President Rodrigo Duterte berated officials of the Metropolitan Waterworks and Sewerage System and the two private concessionaires at a meeting in the Palace Tuesday night, threatening to fire regulators for failing to anticipate and do something about the water supply problem in Metro Manila.
Duterte was supposed to discuss possible solutions to the water crisis with officials
from the MWSS, Manila Water Co. and Maynilad Water Services, but the meeting turned out to be a “presidential monologue,” as the President told them he was not going to listen to their explanations or excuses, Presidential Spokesman Salvador Panelo said Wednesday.
Water officials knew of the problem leading to the service interruptions, but did nothing to prevent it from happening, Panelo said.
“They simply did not do their job. All they care about is [getting] profit from the water,” Panelo said.
For the last two weeks, some 1.2 million households in the east zone of Metro Manila serviced by Manila Water have suffered service interruptions that the company blamed on low water levels at the La Mesa Dam as a result of the El Niño phenomenon. Customers of Maynilad in the west zone, however, experienced no interruptions.
Panelo said the President, who did not even look at the officials, was “obviously outraged” at having to rush to Manila from Davao before they moved to end the service interruptions.
He told them to “shape up or ship out,” Panelo said, threatening to fire the MWSS officials and to terminate the concessionaires’ contracts.
Duterte ended the meeting abruptly after 40 minutes and ordered the officials to submit a report on the water shortage before April 7, after which he will decide whether heads will roll or whether the contracts of the concessionaires will be terminated.
Both chambers of the Congress have also held investigations to look into the water shortage issue
On the third straight day of hearings into the shortage, Manila Water president and CEO Ferdinand dela Cruz asked for forgiveness from his company’s customers before a House panel.
Dela Cruz made a similar apology before the Senate committee on public services on Tuesday.
But Buhay Party-list Rep. Lito Atienza said being sorry was not enough and urged Dela Cruz to resign.
“You have failed as a management man, as a marketing man, as a distributor of our prime commodity which is water. We cannot take your sorry,” Atienza said.
“If my resignation today will not only erase our supply deficit but also resolve to a united front to urgently build new water sources, then I would be extremely happy to resign at this very moment,” Dela Cruz replied.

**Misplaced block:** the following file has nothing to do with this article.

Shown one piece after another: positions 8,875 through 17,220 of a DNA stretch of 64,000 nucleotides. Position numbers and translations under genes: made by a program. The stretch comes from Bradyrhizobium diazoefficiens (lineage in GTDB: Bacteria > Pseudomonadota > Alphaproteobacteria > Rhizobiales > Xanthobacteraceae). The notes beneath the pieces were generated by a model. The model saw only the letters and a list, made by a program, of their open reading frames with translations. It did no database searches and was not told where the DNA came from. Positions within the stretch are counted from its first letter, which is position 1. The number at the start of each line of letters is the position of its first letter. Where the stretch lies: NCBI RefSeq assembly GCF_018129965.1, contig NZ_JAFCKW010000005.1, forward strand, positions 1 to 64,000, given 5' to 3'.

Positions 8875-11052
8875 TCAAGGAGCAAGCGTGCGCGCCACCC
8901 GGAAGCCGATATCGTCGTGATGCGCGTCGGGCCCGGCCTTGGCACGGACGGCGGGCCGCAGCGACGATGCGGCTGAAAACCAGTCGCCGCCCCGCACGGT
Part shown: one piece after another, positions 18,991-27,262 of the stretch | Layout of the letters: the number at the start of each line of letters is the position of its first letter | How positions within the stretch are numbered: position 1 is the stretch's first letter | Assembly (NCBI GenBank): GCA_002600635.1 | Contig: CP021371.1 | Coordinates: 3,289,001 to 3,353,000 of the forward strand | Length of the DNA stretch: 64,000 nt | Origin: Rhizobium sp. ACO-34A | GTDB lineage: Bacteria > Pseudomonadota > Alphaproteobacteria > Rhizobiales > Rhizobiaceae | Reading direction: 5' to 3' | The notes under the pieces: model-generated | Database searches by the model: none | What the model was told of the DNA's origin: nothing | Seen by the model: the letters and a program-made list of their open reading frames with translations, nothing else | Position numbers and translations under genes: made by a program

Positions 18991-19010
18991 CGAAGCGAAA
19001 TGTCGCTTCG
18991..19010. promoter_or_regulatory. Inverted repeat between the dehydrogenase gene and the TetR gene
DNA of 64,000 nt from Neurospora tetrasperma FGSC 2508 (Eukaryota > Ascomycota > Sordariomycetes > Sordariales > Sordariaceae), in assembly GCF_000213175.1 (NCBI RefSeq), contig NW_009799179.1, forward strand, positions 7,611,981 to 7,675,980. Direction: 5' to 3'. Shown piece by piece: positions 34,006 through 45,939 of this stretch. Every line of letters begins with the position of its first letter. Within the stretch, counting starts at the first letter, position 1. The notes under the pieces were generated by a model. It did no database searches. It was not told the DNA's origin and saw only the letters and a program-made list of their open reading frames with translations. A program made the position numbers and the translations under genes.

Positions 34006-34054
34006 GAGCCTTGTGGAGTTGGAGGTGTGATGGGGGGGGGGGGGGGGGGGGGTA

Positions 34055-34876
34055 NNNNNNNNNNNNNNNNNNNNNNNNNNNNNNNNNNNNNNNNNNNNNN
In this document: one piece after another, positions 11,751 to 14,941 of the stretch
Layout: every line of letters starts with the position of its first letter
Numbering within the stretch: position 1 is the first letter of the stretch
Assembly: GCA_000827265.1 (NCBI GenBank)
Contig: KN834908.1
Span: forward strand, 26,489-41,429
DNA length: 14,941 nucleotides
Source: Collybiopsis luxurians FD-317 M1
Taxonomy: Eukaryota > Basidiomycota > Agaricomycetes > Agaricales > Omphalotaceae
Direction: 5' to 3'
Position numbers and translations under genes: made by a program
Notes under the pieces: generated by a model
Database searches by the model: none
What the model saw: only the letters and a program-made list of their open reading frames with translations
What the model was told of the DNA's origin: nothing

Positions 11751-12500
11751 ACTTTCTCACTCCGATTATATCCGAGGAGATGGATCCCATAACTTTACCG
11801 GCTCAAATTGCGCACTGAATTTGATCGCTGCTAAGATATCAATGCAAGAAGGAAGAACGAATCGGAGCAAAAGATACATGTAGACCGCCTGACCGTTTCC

While he apologized in Congress, his company announced more nine-hour service interruptions, this time in parts of Marikina City and San Mateo, Rizal on March 20 and 21, from 9 a.m. to 6 p.m.
Manila Water also announced that its Cardona Water Treatment Plant began operations on March 14, and is now providing water in several towns in Rizal, to about 800,000 people.
The plant, which draws water from Laguna Lake, was designed to augment Manila Water’s main source, Angat Dam.
Also on Wednesday, the MWSS said the construction of the China-funded Kaliwa Dam project would ease water crisis in Metro Manila and would be cheaper than an alternative Japanese proposal.
At a press briefing in the Palace, MWSS administrator Reynaldo Velasco said the construction of the Kaliwa Dam would cost $248 million or P12.2 billion, compared to the Osaka-based Global Utility
Development Corp. Ltd.’s proposed $410-million Kaliwa Intake Weir project.
The Kaliwa Dam project in Quezon, or the New Centennial Water Supply Project, will be funded by the official development assistance from China and is expected to provide 600 million liters per day to Metro Manila and nearby areas.
He said the bidding was already completed and there is already a winner.
He denied reports that the project would cost $800 million.
The proposed Kaliwa Dam could provide water storage during the rainy season, unlike the weir, a low dam that cannot store water, he said, noting that the reserve could be used during the dry season.
In the Senate, Senator Juan Edgardo Angara called for the full implementation of a 30-year-old law mandating the establishment of rainwater harvesting systems in all barangays nationwide.
He said the move was important in the wake of the water shortage that could spread beyond Metro Manila and Rizal province.
Angara was referring to Republic Act 6716, also known as the Rainwater Collector and Springs Development Act of 1989, which requires the construction of rainwater collectors in every barangay to prevent flooding and ensure the continuous provision of clean water during dry seasons.
“As early as 1989, we already had this law intended to help alleviate water scarcity and drought down to barangay level, and yet no one seems to be implementing it,” Angara said.
Rainwater harvesting offers a practical and immediate solution to the country’s water supply problem, he said.
“While we all wait for the construction of new dams, which may take years to complete, LGUs [local government units] should practice rainwater harvesting because it is a practical solution that will have direct impact on the grassroots,” he said.
Rainwater harvesting is done in India, Malaysia, Thailand, and Singapore, and it has proven quite effective, Angara said. “Why shouldn’t we implement the same, especially since we get an abundance of rain?” With Macon Ramos-Araneta and PNA
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